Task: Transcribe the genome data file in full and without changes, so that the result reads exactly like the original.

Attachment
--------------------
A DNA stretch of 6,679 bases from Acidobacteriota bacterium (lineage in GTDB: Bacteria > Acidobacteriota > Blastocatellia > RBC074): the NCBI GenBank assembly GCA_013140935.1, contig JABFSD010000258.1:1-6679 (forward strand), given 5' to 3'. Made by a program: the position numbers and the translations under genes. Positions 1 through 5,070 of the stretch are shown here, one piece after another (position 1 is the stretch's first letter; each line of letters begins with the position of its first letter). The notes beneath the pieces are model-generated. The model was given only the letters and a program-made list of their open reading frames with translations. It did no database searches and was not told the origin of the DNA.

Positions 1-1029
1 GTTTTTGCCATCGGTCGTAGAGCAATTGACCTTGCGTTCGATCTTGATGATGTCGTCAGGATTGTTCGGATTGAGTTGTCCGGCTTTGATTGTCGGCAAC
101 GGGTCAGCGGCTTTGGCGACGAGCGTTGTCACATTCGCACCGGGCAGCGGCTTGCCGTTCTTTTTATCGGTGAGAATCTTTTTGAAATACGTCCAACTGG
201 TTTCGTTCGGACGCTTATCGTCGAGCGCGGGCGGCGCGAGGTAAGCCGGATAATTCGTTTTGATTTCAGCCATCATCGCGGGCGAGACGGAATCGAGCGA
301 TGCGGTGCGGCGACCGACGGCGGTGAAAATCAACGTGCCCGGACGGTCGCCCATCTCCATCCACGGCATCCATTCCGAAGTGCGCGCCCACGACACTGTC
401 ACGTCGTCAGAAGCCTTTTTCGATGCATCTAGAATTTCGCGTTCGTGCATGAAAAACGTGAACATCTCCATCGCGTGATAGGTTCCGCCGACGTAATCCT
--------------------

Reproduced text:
A DNA stretch of 6,679 bases from Acidobacteriota bacterium (lineage in GTDB: Bacteria > Acidobacteriota > Blastocatellia > RBC074): the NCBI GenBank assembly GCA_013140935.1, contig JABFSD010000258.1:1-6679 (forward strand), given 5' to 3'. Made by a program: the position numbers and the translations under genes. Positions 1 through 5,070 of the stretch are shown here, one piece after another (position 1 is the stretch's first letter; each line of letters begins with the position of its first letter). The notes beneath the pieces are model-generated. The model was given only the letters and a program-made list of their open reading frames with translations. It did no database searches and was not told the origin of the DNA.

Positions 1-1029
1 GTTTTTGCCATCGGTCGTAGAGCAATTGACCTTGCGTTCGATCTTGATGATGTCGTCAGGATTGTTCGGATTGAGTTGTCCGGCTTTGATTGTCGGCAAC
101 GGGTCAGCGGCTTTGGCGACGAGCGTTGTCACATTCGCACCGGGCAGCGGCTTGCCGTTCTTTTTATCGGTGAGAATCTTTTTGAAATACGTCCAACTGG
201 TTTCGTTCGGACGCTTATCGTCGAGCGCGGGCGGCGCGAGGTAAGCCGGATAATTCGTTTTGATTTCAGCCATCATCGCGGGCGAGACGGAATCGAGCGA
301 TGCGGTGCGGCGACCGACGGCGGTGAAAATCAACGTGCCCGGACGGTCGCCCATCTCCATCCACGGCATCCATTCCGAAGTGCGCGCCCACGACACTGTC
401 ACGTCGTCAGAAGCCTTTTTCGATGCATCTAGAATTTCGCGTTCGTGCATGAAAAACGTGAACATCTCCATCGCGTGATAGGTTCCGCCGACGTAATCCT